Venting a shower in a vaulted ceiling building
I am building a new home and we have the electrican/HVAC coming out soon. I have attached the plans for reference. 3/12 pitch, single pitch roof, 22″ parallel chord truss, 2″ roof venting at top, the rest cellulose. This will be covered by 1″ T&G with some sort of vapor barrier in between. Possibly the type that lets vapor through one way.
My question is how to vent the moisture from the bathroom shower. Ducting should not be an issue. The issue is that the bathroom is at N side of house (low part of ceiling) so this moist air from shower will move up to the end of the bathroom. We don’t want a drop ceiling shower so installing a fan above shower doesn’t make sense. (There will be a few feet of space between top of shower and ceiling.) Moist air will move up and sit at end of bathroom. We could leave a vent at the top of bath S wall, but the moisture will still be on the ceiling. Should we install a bath vent at tall end of bathroom? Or is there a way to move air out of bath and simply install one vent on the south side of the house on the ceiling?
A related question which may be tied into the bathroom fan question:
Regarding venting the rest of the house: There will be a ceiling fan near the top of the cathedral ceiling (near S wall of house) to move air down. And a stove range hood in kitchen. There are windows near top of south wall which we can open. Building heated with wood. In winter we probably aren’t going to open many windows… although who knows. So I’m wondering if another venting system is also necessary at the top of the vaulted ceiling? Thank you!
GBA Detail Library
A collection of one thousand construction details organized by climate and house part
Most newly built, well insulated and air-sealed houses now incorporate balanced mechanical ventilation which brings in fresh air and exhausts stale air. That is usually independent of the kitchen and bathroom exhausts. If you decide to go that route, that will necessitate finding space for equipment and ducts - which will also influence how you run your bathroom fan.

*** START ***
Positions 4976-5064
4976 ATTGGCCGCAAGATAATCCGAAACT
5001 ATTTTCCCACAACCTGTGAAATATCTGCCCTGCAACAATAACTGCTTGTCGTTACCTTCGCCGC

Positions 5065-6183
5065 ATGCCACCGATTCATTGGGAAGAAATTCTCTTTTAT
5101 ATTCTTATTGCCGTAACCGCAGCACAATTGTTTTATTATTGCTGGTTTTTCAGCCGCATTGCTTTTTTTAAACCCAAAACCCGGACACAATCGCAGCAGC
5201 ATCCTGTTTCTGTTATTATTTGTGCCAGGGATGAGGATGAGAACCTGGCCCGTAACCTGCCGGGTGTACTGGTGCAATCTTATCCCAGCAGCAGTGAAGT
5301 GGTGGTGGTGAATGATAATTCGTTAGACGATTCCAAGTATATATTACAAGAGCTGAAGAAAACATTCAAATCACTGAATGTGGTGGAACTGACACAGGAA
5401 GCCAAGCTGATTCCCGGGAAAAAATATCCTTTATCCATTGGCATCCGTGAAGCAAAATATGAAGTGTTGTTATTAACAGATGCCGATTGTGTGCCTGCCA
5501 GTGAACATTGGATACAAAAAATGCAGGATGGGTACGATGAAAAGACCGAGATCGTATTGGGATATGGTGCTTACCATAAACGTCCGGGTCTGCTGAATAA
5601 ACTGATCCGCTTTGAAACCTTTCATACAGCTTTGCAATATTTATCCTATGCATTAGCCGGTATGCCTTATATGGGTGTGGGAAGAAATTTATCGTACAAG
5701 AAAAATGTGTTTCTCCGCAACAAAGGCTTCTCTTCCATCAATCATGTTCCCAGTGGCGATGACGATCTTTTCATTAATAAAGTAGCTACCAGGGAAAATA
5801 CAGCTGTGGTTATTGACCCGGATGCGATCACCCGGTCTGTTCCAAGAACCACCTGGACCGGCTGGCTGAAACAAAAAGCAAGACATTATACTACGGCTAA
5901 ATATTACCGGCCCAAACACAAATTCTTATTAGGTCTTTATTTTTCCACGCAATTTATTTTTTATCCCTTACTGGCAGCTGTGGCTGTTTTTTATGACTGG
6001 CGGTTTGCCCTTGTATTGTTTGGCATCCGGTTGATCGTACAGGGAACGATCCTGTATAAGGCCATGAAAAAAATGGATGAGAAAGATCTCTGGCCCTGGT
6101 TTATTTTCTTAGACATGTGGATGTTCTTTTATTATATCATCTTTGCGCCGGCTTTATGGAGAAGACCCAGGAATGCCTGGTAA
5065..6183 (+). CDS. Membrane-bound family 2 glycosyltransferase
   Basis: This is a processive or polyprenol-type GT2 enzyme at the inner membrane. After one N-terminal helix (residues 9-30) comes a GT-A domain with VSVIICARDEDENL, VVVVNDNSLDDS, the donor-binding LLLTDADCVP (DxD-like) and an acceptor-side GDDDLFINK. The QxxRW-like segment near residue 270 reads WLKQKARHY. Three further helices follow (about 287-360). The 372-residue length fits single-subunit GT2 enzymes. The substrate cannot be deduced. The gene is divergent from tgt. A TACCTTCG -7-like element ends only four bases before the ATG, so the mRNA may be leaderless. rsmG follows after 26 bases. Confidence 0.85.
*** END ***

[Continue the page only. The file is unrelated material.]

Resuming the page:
You may find this useful: https://www.greenbuildingadvisor.com/article/revisiting-ventilation
There are bath fans that are meant go into 2x4 walls. These can be ducted with 3" pipe.
Mount this near the top of the ceiling in the interior wall (that is sitting flat on the wall not the ceiling) of your bathroom and run the duct sideways through the wall directly outside. I have done this a number of times when retrofitting venting into older bathrooms. Works great.
Bumping up that interior wall to 2x6 makes the works significantly easier.
Hey Akos- do you have a specific brand you like to use?
I have used Panasonic WhisperValue DC and Broan LP80. The Panasonic unit seems to be quieter. Both fit into a 2x4 stud bay.
P.S. There is nothing wrong with running bathroom exhaust vents downward, in some ways it is a good thing as it provides drainage for any condensation out through the vent hood. The thing to avoid is dips where water can collect.
Thank you Malcom and Akos!
Akos that sounds like a good plan, although I can't figure out how I would install a wall fan without the exhaust vent bending at least one 90 degree turn. And in that case I might as well put it on the ceiling...
Malcom that's exactly the link I was looking for. Since we have an small open floor plan we are going to go with the lunos wall mounted fans for whole house insulation.
The unit is mounted into the side wall, not the outside wall. This way the exhaust is a straight shot along the wall to the outside. You do need a 4" oval to 3" adapter, make sure to order this as it is not a standard item.
You can see the edge of the grill just behind the small wall jog past the shower. In this case there is not even a duct, the ventcap connects right to the fan.
Gotcha. I could move it lower on the wall to make it a straight shot. Otherwise if I put at the top of the wall (vaulted ceiling) the exhaust would need to dip down to reach outside wall which is a nono.